Amaro's first album, "Truly," was delayed multiple times and it hasn't officially been released. I'll repeat that: The winner of "The X Factor" was given a $5 million recording contract and, as of February 2014, her album has not yet dropped.
 
Although the reunion of Simon Cowell and "Idol" bud Paula Abdul was one of the early promotional hooks for the show, Simon adjusted the "X Factor" lineup, keeping fellow judge-mentor L.A. Reid, but replacing Abdul and professionally handsome host Steve Jones . And Nicole Scherzinger, originally hired as a co-host, but elevated to judge-mentor after the early ousting of the allegedly unintelligible Cheryl Cole, was also replaced.
 
Hoping to make a big splash against the star-studded "Voice" panel, Simon landed Britney Spears and, with slightly less hooplah, Demi Lovato. Jones was replaced by a two-headed monster combining Mario Lopez and Khloe Khardashian.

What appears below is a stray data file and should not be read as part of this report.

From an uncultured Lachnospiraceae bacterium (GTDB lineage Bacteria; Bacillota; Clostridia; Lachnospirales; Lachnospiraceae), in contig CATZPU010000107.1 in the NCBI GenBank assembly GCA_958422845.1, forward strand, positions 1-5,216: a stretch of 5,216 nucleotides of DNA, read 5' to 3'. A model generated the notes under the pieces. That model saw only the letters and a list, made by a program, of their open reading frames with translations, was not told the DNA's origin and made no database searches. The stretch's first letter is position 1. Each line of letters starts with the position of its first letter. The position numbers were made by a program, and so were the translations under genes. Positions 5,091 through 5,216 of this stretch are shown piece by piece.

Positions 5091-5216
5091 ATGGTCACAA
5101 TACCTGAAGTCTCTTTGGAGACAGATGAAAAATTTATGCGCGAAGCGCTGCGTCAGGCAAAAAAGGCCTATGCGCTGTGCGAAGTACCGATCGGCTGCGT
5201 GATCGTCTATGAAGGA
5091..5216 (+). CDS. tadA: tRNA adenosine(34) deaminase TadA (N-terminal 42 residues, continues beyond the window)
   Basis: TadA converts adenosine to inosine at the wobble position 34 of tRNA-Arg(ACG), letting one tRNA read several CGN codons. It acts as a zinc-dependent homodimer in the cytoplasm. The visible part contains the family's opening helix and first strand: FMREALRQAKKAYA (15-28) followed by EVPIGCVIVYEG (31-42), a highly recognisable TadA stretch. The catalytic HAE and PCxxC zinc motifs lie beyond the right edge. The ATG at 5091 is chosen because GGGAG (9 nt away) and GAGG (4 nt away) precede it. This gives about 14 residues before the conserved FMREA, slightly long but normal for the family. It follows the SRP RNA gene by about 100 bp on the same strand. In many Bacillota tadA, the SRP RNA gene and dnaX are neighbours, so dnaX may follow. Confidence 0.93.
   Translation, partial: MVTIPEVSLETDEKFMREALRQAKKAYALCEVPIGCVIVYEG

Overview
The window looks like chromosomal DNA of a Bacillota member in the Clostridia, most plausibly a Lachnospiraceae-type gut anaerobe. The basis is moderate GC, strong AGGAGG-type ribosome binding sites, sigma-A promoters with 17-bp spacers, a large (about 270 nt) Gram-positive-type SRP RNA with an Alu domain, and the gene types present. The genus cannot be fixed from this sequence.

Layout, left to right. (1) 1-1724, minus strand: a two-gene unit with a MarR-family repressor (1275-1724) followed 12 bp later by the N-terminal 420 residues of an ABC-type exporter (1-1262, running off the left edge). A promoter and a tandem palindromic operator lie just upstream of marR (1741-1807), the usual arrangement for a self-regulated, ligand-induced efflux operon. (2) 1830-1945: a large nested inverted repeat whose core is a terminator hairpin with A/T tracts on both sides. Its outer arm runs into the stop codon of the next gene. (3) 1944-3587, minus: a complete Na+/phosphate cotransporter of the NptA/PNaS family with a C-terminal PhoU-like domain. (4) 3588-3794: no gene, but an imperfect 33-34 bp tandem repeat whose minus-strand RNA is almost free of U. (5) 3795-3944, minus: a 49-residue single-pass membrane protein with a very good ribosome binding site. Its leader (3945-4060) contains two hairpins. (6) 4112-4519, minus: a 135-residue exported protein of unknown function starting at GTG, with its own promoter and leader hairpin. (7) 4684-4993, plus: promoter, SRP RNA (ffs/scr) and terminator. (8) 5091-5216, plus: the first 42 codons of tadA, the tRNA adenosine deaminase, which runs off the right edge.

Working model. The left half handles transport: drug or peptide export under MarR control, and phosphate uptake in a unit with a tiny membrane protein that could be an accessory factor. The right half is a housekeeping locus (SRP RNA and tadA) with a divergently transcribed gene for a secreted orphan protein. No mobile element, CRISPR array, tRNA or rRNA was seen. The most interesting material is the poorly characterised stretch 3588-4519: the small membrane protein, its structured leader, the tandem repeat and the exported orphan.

On the eve of the second season, I asked Cowell if there was a point in the first season when he realized an overhaul was going to be necessary. Here was his answer.
 
The changes didn't work. 
 
The second season premiere was down to 8.7 million viewers and a 3.3 key demo rating. Again, "X Factor" got a bit of a bump as Tate Stevens won in a finale that drew 9.65 million viewers and did a 3.1 key demo rating.
 
Tate Stevens at least released an album, though it sold only 17,000 copies in its first week before vanishing.